The Ninth Grave
PublisherHead of Zeus
Date Published13 July 2017
 
 
ISBN-101784975540
ISBN-13978-1784975548
Formatpaperback
Pages580
Price£ 7.99

The Ninth Grave

by Stefan Ahnhem

Two countries, two predators, too many victims, and winter is closing in. Fabian Risk is called on to undertake a secret investigation.


Review

Fabian Risk, investigator in the Swedish police force in Stockholm, knows something is amiss when his boss chooses him to lead a secret investigation involving the disappearance of the country’s Minister for Justice.

Dunja Hougaard from the homicide unit in Copenhagen is thrown into an uncomfortable spotlight when her boss asks her to lead the investigation into the brutal murder of the wife of a TV celebrity in her own home.

Dunja and Fabian may live in different countries, but both are convinced they are on the trail of highly skilled serial killers. And there is more. Both Fabian and Dunja are puppets, with more people than just their bosses pulling the strings. Both of their personal lives are just about to go to hell. And both will find themselves trapped in a metaphorical maze where the only way out is via the darkest path. In the meantime, the body-count is just about to rise.

I am certain there is a hidden building in one of the northern national parks of Sweden that is a secret university for outstanding potential crime writers. There they learn their craft and a gritty, authentic style of writing. And it is only the elite who are allowed back into the world with their pens and paper (or keyboards!) The rest are shipped further north to help Santa write Christmas cards.

Stefan Anhem is clearly a first-class honours graduate, one who specialised in complex plots. Normally I can’t put a book down for one of two reasons: the book is so bad I just want to get to the end, or the story is so captivating it is addictive. This book fortunately comes into the latter category, but there is another reason I didn’t dare stop reading – spanning two countries and a heady cast of characters, it is one of the most intricate and potentially complicated books I have read in a long time.

It felt like I was juggling with a dozen balls, and if I stopped reading, even for a minute, those balls would come tumbling down and I would never be able to pick them up again. By the end, I was almost exhausted. This is not a criticism so much as a warning. If you are looking for a cosy, easy read, move on to the next bookshelf. This book is a hundred threads, made more complicated by names and places with which anglophones will struggle to feel comfortable.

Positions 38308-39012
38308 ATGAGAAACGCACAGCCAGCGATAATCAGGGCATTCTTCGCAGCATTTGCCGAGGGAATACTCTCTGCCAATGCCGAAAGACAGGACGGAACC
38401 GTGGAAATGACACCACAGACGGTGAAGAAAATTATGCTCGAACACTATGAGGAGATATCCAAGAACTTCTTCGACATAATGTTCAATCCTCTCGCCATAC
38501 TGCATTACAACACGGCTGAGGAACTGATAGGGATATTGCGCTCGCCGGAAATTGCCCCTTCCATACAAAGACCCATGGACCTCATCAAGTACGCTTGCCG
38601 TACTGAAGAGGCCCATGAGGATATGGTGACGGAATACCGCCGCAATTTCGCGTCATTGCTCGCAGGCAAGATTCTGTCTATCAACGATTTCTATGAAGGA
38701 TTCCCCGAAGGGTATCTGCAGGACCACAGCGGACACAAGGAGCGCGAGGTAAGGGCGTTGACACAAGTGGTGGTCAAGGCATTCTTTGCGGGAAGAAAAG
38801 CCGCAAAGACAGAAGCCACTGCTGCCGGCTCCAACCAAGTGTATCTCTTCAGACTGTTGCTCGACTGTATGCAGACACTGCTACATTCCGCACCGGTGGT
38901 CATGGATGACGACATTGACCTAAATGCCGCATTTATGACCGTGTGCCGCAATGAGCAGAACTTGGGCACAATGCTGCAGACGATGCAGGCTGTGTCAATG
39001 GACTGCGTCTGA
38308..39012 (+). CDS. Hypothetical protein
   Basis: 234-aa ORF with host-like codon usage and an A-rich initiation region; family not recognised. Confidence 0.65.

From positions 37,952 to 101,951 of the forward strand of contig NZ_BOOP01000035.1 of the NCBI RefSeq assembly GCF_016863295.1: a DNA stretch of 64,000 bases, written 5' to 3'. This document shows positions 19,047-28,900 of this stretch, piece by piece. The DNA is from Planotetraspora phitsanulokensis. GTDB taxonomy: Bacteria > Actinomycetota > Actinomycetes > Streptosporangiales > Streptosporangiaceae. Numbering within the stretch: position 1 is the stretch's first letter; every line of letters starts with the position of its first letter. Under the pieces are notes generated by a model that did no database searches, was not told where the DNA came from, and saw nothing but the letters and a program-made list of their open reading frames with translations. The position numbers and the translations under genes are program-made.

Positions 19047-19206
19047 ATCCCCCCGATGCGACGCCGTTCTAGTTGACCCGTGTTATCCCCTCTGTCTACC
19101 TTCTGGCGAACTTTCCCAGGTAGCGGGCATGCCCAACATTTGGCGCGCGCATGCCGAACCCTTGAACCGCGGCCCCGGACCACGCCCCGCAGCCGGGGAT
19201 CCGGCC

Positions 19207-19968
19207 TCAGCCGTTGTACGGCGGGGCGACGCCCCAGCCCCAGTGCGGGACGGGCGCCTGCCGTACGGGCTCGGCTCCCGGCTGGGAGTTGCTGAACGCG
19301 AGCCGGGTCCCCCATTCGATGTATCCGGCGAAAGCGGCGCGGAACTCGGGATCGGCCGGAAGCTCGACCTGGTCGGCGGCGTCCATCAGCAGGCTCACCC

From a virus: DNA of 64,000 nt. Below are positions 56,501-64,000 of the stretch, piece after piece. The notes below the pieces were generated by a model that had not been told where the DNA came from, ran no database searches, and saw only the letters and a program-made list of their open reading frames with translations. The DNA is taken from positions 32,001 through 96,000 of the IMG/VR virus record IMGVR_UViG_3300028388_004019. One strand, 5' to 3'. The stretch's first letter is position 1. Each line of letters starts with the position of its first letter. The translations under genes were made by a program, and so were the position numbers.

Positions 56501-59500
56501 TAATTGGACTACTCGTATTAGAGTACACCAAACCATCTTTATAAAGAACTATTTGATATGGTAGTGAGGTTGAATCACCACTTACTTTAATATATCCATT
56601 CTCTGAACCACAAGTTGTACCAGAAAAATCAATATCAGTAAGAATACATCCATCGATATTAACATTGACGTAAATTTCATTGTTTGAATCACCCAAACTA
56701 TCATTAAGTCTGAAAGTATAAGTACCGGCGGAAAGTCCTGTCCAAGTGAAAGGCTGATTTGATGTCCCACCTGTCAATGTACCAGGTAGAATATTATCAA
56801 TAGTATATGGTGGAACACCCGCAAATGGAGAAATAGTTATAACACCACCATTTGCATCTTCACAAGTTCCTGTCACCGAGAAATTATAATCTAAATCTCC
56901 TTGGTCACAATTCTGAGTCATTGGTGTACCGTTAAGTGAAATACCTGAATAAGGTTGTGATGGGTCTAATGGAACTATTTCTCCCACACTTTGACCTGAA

The book is written in the third person past tense, but the author’s writing style allows for intimacy and immediacy. It hops from one character to the next, including investigators, criminals and victims. It flips from Denmark to Sweden at every turn, and is beautifully designed to keep the pace high and the tension rocketing. That said, if the reader doesn’t know the two countries, bearing in mind at least one of the investigators country-hops, that alone is enough to send them flipping back through the pages to check where on earth they are.

I cannot decide if the author took a long time to write this book, but one aspect that irritated was that it was set seven plus years ago, yet felt like it should and could have been set today. During editing, I would have changed the dates or rubbed them out.

The author is a senses-driven writer, which not only helped me feel as if I was shadowing the characters, but I also ended the book with a greater understanding of the two countries and their dramatic winters. While it became clear reasonably early on where the story was going, it did not detract from the pleasure.

The Ninth Grave is an intense journey, with an intricate plot and overall a satisfying conclusion, although there are one or two loose ends. Some of the scenes are vividly brutal. Others are of a sexual nature. Neither are gratuitous, but they may shock some readers. Anhem is a debut author who has already mastered atmosphere, pacing and intrigue.

Reviewed 25 November 2017 by Kati Barr-Taylor